"He's a good friend and I think he's an interesting person. He's a deep person. I'm very fond of him."

Indeed, it's Lenczner's creativity and ability to deal with the heart of the matter that has served him well. 

Despite breaking out to start his own firm with Slaght (who was also at McCarthys) in 1992, Lenczner enjoyed his time spent litigating at the large firm, working alongside such notable lawyers as John Robinette, George D. Finlayson, and Doug Laidlaw. He describes the firm's litigation department at the time as "very active and vibrant, and I got caught up in that excitement."

"The litigation department was very small at that time. Everybody knew everybody else's business. We socialized a fair bit and we talked to each other about our cases," he says. "It was just like a nice, small litigation firm. And then it grew and it grew and it grew, but it was always a terrific place."

He says once McCarthys' litigation department reached about 70 lawyers, "All of a sudden I'd be in the southeast corner of one floor and Ron [Slaght] would be in the northwest corner of another floor. We used to be able to yell at each other in our offices and tell jokes. Now I had to call to find out if he was there," he says.

When he and Slaght decided to part ways with McCarthys in 1992 and hang out their own shingle, Lenczner says he likened the experience to a dinner party.

"When you go to a small dinner party, you talk to everyone. When you go to a large cocktail party, it's just a lot of 'How are you? How are you?' I was trying to recapture the small dinner party," he says.

"That was my feeling at the time. Now I don't know whether it wasn't just, whatever they call it, middle-age crisis. I just needed to do something different."

Going from a large shop like McCarthys to a two-lawyer firm is about as different as you can get, but Lenczner Slaght quickly filled out with some McCarthys alumni and new associates.


A mentor to young lawyers

If you had to discern which of Lenczner's passions is strongest, mentoring young lawyers would be right up there.


"He's very easy to work with," says Griffin. "He's demanding in the sense that he's looking for the best possible product, as you would expect, but he's not demanding in the sense of being unfair to people who work for him.

"He's very, very supportive of those who work for him. He's very good at developing young lawyers and bringing them along, showing them the trade and at the same time giving them the opportunity to see what he does.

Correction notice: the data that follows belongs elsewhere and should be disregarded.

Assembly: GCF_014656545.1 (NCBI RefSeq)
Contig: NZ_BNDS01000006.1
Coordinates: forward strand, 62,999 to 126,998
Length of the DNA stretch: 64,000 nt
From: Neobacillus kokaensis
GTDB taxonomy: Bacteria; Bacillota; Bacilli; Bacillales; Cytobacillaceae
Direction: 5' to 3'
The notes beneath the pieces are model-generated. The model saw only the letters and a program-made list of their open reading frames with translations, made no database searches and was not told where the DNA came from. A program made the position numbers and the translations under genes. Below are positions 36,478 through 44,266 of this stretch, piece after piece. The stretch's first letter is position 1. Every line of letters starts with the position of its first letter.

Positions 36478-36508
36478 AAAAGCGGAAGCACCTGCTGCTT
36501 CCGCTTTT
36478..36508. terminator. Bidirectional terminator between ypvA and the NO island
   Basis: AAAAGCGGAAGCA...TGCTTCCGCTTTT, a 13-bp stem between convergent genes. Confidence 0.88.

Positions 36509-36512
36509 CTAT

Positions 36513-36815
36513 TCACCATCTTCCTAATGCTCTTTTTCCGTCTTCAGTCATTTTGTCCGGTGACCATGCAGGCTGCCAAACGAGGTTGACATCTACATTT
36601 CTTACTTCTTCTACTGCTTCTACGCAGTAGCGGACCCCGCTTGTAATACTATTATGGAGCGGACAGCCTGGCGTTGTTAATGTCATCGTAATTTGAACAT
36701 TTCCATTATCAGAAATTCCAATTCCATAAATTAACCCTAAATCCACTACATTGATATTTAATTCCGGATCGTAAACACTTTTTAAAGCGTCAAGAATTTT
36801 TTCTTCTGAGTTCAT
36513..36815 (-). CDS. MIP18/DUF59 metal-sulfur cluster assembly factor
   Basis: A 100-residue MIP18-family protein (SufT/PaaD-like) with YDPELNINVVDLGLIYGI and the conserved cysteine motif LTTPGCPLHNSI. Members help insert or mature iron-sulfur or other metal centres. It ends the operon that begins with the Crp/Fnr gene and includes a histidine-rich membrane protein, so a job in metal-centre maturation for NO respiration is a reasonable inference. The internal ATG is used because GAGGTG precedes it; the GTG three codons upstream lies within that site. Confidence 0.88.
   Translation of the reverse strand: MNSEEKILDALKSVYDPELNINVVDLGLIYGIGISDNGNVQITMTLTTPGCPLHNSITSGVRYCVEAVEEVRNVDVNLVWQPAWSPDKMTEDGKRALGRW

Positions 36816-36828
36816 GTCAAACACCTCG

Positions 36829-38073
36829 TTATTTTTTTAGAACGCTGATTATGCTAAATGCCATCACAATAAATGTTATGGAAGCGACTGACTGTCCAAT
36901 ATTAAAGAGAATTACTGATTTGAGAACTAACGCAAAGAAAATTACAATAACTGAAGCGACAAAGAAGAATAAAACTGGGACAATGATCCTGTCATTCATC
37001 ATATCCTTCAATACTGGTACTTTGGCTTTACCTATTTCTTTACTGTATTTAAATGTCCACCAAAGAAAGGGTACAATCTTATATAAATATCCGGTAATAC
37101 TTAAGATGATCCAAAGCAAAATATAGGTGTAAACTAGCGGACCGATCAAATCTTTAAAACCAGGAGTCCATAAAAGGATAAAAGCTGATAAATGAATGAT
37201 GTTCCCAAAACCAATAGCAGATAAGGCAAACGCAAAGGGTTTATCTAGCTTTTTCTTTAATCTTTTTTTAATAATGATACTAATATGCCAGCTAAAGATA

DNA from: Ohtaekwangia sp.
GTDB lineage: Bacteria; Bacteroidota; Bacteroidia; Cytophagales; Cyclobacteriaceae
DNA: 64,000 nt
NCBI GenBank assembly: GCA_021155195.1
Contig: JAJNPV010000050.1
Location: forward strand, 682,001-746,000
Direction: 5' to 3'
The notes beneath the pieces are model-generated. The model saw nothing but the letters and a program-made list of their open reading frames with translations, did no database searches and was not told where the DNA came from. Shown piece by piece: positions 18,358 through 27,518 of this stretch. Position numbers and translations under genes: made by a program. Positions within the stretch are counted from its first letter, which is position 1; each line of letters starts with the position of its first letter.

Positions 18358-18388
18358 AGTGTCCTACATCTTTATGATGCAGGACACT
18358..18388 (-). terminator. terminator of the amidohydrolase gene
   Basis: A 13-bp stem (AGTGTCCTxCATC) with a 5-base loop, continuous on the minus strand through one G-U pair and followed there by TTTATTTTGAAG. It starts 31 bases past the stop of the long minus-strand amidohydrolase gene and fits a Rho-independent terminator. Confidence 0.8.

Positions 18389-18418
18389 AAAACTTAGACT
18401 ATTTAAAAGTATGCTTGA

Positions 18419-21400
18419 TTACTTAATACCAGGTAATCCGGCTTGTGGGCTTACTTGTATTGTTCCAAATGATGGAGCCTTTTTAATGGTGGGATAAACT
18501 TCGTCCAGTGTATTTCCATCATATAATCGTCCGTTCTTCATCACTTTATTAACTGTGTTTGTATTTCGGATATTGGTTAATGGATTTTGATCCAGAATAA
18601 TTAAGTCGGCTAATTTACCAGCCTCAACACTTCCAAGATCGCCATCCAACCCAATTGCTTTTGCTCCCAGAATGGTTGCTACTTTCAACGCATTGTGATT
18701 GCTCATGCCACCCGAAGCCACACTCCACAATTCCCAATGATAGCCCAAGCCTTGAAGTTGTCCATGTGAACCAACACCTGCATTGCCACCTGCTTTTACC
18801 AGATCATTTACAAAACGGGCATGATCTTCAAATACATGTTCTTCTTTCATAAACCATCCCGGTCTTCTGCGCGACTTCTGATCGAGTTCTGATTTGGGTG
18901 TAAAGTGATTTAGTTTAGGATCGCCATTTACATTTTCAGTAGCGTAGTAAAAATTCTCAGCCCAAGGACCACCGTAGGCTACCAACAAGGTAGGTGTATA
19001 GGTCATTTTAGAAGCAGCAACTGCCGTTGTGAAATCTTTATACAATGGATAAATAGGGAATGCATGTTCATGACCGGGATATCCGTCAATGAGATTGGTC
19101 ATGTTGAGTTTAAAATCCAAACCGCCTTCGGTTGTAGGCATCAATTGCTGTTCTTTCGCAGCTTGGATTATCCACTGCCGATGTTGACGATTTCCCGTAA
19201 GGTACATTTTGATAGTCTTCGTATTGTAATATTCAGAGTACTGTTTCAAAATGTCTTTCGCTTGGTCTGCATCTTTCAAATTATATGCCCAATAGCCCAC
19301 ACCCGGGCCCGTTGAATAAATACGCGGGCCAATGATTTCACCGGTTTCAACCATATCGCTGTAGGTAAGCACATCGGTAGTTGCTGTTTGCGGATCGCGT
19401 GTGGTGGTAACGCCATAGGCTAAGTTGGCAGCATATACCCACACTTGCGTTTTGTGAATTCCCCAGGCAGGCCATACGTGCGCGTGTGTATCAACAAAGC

"He doesn't take all the limelight. Obviously, in a case of some significance he may not have a lot of choice as far as how much of a role he gives you, but, for the most part, he gives you a role. He and I haven't worked on cases together for a number of years because I'm getting older and creakier, but he was never one who would prevent you from doing whatever you wanted to do or what you were up to doing - and a bit more."

Lenczner says what he enjoys most about his practice is seeing a new file and working with the young people.

"I love working with 28-, 29-, 30-year-olds. They're smart, they've got great ideas," he says, his eyes lighting up.

"Myself and most of us here have a particular interest in trying to develop younger lawyers, and you've got to stay in contact and in touch with them on a constant basis and over a few years, if you're trying to impart something. In a smaller firm, it's a little easier because you don't have as much rotation. We're all doing just litigation.

"It's all doing by example. We've heard comments where we're compared to a slave ship or something. I keep telling all the young ones around here, 'Just keep rowing.' But, you know, I want the younger people to have a more balanced life, whatever that means."

Ah yes, back to thorny issue of work-life balance.

Lenczner encapsulates more of a work-life harmony, blending both a serious work ethic with family (he has two daughters and a son, and grandchildren), friends, vacations to exotic locations, exercise, and his farm.

He also enjoys the arts with his subscription to the Tarragon Theater. "Have you ever been to the Tarragon? It's fantastic. Best theater in Toronto. Really wonderful!"

His enthusiasm is contagious. You can't help but get excited about what he's excited about.

Lenczner gets up every day at 5:15 a.m. and tries to leave before 7 p.m.

"It's a long day, but it doesn't feel long to me."


Conflicts and the legal profession

Another aspect of working at a litigation boutique is avoiding, or at least lessening the quagmire, of conflicts.

He was quoted in The Globe and Mail shortly after his work in 2006 on CIBC v. Genuity: "A case like this is a nightmare for larger firms." He was leading Genuity's defence team and said if a giant company such as CIBC is on the other side of a legal battle, partners at big law firms are going to be reluctant to litigate against them, fearing they will trip over legal conflicts or alienate a bank and its affiliates as a potential future client.